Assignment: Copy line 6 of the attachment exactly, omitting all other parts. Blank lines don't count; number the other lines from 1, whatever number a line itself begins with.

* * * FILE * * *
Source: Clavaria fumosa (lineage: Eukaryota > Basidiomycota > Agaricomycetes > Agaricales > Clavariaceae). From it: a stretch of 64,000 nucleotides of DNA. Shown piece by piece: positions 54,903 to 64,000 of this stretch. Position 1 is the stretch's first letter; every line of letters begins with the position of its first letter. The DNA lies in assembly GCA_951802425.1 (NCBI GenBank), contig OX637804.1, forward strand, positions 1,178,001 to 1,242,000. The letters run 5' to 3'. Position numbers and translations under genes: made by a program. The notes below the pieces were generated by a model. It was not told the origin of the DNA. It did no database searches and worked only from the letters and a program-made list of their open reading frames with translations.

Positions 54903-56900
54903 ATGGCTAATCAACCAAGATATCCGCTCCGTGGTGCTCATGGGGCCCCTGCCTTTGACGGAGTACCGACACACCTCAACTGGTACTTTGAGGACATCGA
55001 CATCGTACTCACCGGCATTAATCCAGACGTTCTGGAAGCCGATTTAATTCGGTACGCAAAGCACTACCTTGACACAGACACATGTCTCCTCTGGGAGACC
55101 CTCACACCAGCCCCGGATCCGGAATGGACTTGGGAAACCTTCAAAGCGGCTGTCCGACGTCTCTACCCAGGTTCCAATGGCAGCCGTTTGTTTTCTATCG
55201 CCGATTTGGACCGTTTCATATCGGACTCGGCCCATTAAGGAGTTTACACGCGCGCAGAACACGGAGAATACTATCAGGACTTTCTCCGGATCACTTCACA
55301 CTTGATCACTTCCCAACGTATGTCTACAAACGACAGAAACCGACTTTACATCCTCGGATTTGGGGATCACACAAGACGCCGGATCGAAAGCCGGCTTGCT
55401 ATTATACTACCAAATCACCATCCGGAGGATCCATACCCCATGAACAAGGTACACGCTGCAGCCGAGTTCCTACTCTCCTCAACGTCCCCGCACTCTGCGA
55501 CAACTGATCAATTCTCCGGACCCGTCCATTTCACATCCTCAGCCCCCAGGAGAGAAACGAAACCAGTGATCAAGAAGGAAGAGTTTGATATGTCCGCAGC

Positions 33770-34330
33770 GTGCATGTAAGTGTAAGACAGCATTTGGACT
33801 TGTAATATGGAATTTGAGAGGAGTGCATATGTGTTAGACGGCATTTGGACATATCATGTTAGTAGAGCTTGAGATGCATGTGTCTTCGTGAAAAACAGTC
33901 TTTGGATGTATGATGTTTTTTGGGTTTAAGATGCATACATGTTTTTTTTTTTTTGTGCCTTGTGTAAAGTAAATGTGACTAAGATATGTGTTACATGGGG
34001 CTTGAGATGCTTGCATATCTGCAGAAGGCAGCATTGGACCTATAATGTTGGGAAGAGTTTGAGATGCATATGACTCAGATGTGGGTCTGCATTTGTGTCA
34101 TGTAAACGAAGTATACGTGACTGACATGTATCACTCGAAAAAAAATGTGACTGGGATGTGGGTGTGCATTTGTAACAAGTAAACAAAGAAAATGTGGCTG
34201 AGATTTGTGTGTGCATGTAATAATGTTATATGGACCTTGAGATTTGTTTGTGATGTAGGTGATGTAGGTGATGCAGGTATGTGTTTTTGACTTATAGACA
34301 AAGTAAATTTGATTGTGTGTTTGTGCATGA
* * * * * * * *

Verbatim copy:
55201 CCGATTTGGACCGTTTCATATCGGACTCGGCCCATTAAGGAGTTTACACGCGCGCAGAACACGGAGAATACTATCAGGACTTTCTCCGGATCACTTCACA